Private And Public Keys

The SSL/TLS protocol uses a pair of keys – one private, one public – to authenticate, secure and manage secure connections. These keys are a linked pair of text files and are created together as a pair when you create your Certificate Signing Request (CSR).

SSL works by making one key of the pair (the public key) known to the outside world, while the other (the private key) remains a secret only you know.

SSL is an example of asymmetric encryption, and uses some very cool math tricks to make it easy to use your key pair together for security purposes but practically impossible for anyone else to break your encryption knowing the public key alone.

THE PRIVATE KEY

The private key is used to digitally sign your Certificate Signing Request (CSR), and later to secure and verify connections to your server.

Your private key should be closely guarded, since anyone with access to it can readily break your encryption. (Note again that the private key is just a text file – however, it’s a really important text file and should be protected accordingly.)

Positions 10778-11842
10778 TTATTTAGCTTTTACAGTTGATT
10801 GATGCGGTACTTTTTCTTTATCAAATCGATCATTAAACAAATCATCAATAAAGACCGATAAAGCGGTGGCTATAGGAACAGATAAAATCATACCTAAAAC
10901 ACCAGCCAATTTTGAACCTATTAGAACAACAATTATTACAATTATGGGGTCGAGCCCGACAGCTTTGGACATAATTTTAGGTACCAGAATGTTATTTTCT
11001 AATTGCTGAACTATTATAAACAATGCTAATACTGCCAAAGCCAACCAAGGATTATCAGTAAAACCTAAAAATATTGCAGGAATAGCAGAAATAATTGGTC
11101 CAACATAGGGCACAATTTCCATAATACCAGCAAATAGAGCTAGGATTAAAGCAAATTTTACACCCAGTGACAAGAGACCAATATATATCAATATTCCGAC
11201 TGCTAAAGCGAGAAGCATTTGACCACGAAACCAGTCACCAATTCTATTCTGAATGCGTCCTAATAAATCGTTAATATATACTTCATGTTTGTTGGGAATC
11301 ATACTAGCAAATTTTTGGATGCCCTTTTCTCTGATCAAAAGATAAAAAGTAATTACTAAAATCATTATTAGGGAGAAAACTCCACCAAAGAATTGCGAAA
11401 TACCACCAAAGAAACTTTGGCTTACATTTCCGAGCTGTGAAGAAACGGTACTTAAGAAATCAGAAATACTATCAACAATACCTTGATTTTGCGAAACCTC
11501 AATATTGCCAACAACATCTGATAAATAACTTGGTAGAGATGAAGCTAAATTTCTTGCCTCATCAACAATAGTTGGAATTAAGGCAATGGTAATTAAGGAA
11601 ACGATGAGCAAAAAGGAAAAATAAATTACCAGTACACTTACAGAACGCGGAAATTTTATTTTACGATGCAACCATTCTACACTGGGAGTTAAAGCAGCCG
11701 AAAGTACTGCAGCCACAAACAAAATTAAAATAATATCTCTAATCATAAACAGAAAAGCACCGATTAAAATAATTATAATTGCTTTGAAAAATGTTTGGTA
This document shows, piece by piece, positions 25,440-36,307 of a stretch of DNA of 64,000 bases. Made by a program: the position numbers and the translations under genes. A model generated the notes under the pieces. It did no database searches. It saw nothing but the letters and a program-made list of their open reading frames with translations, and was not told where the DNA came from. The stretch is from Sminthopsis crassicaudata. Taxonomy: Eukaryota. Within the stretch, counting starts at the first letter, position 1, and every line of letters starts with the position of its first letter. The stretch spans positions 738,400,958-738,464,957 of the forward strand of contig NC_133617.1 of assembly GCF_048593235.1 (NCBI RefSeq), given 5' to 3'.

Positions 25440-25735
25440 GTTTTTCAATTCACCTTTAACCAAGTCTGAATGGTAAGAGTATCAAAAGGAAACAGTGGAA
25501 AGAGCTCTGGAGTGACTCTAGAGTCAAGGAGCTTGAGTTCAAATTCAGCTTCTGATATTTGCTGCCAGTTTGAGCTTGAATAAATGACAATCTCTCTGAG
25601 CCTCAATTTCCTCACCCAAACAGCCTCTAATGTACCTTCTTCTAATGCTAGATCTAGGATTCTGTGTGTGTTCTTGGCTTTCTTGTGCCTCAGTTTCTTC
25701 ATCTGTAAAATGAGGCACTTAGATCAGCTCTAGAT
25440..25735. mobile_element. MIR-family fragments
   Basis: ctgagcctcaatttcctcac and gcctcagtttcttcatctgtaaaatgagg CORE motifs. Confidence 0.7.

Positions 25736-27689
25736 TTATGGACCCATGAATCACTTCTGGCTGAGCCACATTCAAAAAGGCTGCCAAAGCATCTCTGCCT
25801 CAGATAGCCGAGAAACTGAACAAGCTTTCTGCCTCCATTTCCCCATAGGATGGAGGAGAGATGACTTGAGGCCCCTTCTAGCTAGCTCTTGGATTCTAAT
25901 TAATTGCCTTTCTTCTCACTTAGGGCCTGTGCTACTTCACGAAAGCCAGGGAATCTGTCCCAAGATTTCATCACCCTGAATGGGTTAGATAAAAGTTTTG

If you lose your private key, or believe it was compromised in any way, SSL.com recommends “re-keying” your certificate. To rekey, you’ll create and submit a new CSR, and SSL.com will reissue your certificate using your new key pair. SSL.com offers this as a free service for the lifetime of your certificate – for more information, see this article on how to handle a lost or compromised private key.

THE PUBLIC KEY

The public key, by contrast, is distributed as widely as possible – it’s included as part of your SSL certificate, and works together with your private key to make sure that your data is encrypted, verified and not tampered with during transport.

Anyone with access to your public key can verify that your message is authentic without having to know your secret private key.